COMMENTARY: Sabre’s Continuing Relationship With Aeroflot Should End
More than most other industries, aviation relies on a robust international regulatory framework—and a global network of suppliers—for its continuing safe operation. And aviation is therefore uniquely vulnerable to international disruption, whether in the form of pandemics or conflicts.
Russia invaded Ukraine on Feb. 24, and three days later the European Union announced an airspace ban and a sanctions regime requiring the termination of Russian aircraft leases. The writing was soon on the wall for Russian airlines’ international networks, and on March 5 Aeroflot, the state-owned carrier, announced it was suspending all international destinations except to Minsk, Belarus.
Against that backdrop, Sabre announced on March 3 it would terminate its international GDS distribution agreement with Aeroflot, meaning that Aeroflot flights could no longer be sold outside Russia through Sabre-hosted travel agency systems. Amadeus and Travelport, the other two big GDS players, announced equivalent measures on the same day.
A casual observer might well have understood that Sabre had ceased its business relationship with Aeroflot, much like the 750-plus other companies that, according to Yale School of Management’s ongoing tracking, have put ethics above revenue and withdrawn from Russia.
But, sadly, there was much less to Sabre’s move than met the eye. With Aeroflot’s international flying coming to an end, international GDS bookings would have quickly approached zero anyway, and more to the point, GDS distribution is only a very small part of Sabre’s engagement with Aeroflot. While Sabre let the world know it was terminating Aeroflot’s GDS contract, it has continued to provide Aeroflot’s Passenger Service System (PSS), the IT foundation for the whole airline operation, which holds Aeroflot’s entire inventory of flights and seats, and enables functions ranging from bookings to check-in to departure control: no PSS, no functioning airline.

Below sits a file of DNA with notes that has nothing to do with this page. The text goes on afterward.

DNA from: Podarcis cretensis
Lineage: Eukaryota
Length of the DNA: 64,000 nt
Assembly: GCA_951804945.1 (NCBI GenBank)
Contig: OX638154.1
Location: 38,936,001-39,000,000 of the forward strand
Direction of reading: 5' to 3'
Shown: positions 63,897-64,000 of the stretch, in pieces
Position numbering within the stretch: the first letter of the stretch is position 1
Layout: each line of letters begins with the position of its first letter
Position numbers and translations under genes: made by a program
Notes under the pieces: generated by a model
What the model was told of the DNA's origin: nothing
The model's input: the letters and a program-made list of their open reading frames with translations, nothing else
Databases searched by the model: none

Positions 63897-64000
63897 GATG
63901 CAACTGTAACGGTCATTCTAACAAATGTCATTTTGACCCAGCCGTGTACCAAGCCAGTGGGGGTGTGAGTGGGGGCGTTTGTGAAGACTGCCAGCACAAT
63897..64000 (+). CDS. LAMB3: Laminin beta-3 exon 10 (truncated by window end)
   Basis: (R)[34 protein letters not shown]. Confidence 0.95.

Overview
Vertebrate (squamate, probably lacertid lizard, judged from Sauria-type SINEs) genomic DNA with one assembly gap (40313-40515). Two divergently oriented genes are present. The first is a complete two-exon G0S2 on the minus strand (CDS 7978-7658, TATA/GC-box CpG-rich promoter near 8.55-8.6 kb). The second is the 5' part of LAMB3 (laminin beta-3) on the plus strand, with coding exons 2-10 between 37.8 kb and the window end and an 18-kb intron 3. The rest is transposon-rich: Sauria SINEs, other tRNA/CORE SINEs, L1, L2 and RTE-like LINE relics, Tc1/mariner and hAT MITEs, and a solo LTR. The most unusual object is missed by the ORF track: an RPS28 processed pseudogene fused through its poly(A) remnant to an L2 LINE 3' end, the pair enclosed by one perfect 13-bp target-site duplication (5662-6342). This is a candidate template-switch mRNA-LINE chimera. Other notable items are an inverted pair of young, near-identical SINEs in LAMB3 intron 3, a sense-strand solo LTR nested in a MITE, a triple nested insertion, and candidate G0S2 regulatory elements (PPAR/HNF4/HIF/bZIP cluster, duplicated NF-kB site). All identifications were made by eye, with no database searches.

Meanwhile, Russia has expropriated several hundred leased aircraft and unilaterally re-registered them on the Russian register, in blatant violation not only of commercial law but also of the Chicago Convention, which has underpinned international aviation since 1944. The US Commerce Department has published a list of over 150 Russian-operated aircraft, including much of Aeroflot’s Boeing 777 and 737 fleets, now in presumed violation of US export controls. And yet, although the US Export Control regime prohibits suppliers from providing any services to these identified aircraft, Aeroflot is still able to use Sabre software for reservations, check-in, and flight dispatch for these planes.
More than most other industries, aviation relies on an international rules-based order, painstakingly constructed over many decades. Sabre itself is a company with an illustrious history, and has been at the heart of the aviation industry and of airline technology over much of that time. It’s therefore all the more perplexing to see a firm of its caliber choosing in recent weeks to take the wrong side of history and to facilitate the illegal operation of stolen aircraft.
To paraphrase the Chinese saying: The best time for Sabre to turn off Aeroflot’s PSS was the day Russia invaded Ukraine. The second-best time is today.
Editor’s note: Sabre did not respond to an invitation to comment on this article.
Patrick Edmond is managing director at Altair Advisory, an aviation strategy consultancy. His 30-year career in technology and aviation spans travel technology, aircraft leasing, and senior airline commercial management. The views in this commentary are the author’s own and do not necessarily reflect those of ATW.